The coastline of the United States is home to a divergent array of landscapes, eco-systems, and human settlements. Just as an example, two of its most important ports are Boston and Mobile – two cities that are miles apart in every sense of the phrase. In terms of the landscape, an American cruise can take in both baking hot deserts and glaciers; cruises to Alaska have always had a particular draw for the more adventurous sort of tourist. If we were going to be technically correct then the most popular cruise ports in the USA are definitely those on the islands of Hawaii but we all knew that already. Many people, however, are beginning to rediscover the charm of homeports and (for Americans) the many benefits of not having to take a flight to your port of embarkation.
The American coastline can be roughly divided into three large stretches, namely the West Coast, East Coast and Gulf Coast. Many may be used to thinking of the country in terms of East and West but may be less familiar with the pleasures of the Gulf Coast. Ports located in this area include New Orleans, Tampa and Mobile areas which are well known for their tourist appeal, particularly New Orleans. Unfortunately, however, much of this area was devastated in 2005 by Hurricane Katrina and whereas Mobile was previously one of the most popular homeports many cruise operators have (at least for now) eliminated it from their itineraries.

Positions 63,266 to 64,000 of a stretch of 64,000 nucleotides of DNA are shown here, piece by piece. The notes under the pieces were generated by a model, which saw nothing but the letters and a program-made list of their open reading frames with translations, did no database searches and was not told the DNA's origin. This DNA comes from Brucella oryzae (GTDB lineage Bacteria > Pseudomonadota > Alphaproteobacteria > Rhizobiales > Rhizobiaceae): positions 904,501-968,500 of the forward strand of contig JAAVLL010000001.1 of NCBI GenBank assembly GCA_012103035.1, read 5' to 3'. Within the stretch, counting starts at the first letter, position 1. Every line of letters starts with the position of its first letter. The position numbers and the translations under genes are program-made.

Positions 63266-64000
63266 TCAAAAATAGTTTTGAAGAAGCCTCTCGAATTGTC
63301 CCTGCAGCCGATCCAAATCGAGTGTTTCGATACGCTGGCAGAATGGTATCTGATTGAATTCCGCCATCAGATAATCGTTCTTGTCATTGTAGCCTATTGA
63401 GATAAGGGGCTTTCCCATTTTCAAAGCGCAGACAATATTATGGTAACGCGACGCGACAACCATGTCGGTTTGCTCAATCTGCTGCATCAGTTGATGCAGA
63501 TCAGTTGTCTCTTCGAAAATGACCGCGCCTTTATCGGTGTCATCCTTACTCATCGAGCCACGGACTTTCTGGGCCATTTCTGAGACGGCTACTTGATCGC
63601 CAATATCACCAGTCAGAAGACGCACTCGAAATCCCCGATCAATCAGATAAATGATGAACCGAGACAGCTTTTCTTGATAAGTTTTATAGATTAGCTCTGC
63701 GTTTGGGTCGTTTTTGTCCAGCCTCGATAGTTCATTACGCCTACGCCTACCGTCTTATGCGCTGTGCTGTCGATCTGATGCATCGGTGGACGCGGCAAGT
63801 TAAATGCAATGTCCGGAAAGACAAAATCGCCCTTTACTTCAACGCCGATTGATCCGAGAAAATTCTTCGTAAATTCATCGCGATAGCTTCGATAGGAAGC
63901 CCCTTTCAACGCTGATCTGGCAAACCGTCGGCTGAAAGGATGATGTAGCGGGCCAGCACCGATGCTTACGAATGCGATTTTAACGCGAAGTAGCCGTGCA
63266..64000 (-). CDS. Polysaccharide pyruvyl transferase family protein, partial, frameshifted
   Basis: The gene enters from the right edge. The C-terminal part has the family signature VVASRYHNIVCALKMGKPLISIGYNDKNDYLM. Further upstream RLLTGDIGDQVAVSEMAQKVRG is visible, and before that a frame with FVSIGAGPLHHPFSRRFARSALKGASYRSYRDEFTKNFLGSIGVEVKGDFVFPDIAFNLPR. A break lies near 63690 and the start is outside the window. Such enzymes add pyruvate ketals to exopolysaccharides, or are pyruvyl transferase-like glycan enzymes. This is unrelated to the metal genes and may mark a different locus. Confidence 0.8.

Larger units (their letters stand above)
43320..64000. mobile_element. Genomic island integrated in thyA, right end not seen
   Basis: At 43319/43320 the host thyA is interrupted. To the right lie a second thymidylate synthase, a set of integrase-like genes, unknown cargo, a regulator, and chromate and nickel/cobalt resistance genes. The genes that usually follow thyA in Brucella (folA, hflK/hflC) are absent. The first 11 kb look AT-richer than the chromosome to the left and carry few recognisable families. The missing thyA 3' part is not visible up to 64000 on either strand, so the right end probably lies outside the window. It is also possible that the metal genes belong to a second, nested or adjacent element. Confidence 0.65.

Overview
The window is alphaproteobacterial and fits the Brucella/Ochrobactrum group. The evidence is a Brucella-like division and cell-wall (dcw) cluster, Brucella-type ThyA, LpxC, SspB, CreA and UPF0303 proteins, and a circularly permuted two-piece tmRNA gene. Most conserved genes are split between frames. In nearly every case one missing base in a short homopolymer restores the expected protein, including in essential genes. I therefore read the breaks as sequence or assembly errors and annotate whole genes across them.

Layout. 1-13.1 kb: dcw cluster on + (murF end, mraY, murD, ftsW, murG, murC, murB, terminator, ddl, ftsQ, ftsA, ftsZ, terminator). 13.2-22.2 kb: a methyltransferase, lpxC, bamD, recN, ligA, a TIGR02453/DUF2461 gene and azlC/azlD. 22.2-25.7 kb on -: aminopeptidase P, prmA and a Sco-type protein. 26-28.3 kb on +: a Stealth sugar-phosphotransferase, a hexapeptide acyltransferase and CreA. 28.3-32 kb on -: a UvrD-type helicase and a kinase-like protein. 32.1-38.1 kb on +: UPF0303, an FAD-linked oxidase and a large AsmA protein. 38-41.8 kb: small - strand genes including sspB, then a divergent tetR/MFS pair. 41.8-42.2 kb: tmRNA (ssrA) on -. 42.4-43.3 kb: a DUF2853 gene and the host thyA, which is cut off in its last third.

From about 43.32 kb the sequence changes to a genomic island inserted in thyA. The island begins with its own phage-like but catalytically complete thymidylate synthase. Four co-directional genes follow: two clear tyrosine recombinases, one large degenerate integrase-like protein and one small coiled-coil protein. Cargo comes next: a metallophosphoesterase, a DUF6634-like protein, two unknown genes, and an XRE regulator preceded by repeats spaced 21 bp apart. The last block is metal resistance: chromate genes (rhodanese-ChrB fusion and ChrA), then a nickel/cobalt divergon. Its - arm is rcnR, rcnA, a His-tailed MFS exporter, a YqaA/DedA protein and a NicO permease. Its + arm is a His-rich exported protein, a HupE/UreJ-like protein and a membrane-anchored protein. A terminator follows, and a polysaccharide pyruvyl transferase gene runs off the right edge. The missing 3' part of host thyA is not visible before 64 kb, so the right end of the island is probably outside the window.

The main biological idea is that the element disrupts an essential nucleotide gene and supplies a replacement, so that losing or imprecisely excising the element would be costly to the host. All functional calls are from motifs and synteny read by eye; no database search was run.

One popular port on the East Coast is Boston, the state capital of Masachusetts and one of the oldest cities in the whole country. It also holds an important place in American history as being one of the birthplaces of the American Revolution with Faneuil Hall in particular having served as the site of many early pro-independence speeches. The Hall receives about 25 million visitors a year making it one of America’s most popular tourist destinations.
Or for something completely different visit Miami, one of the most popular spring break destinations in the United States and home to the famous Miami Beach. The beach itself is one of the most pleasant in the country and the city is well known for its cosmopolitan look and feel, incorporating influences from the nearby Spanish-speaking countries of Cuba and Mexico.
Finally, one of the most fascinating places to visit on the American coast is without a doubt Alaska. The wildlife alone would make it worthwhile with killer whales, penguins and moose often visible from the boat itself or on one of the common wildlife-spotting excursions that many cruise companies are beginning to offer. Most of the ports in Alaska have an oddly anachronistic pioneer feel with timber homes and shops being the norm. The area also provides many opportunities to experience Native American/First Peoples culture and purchase authentic handcrafts made in these areas.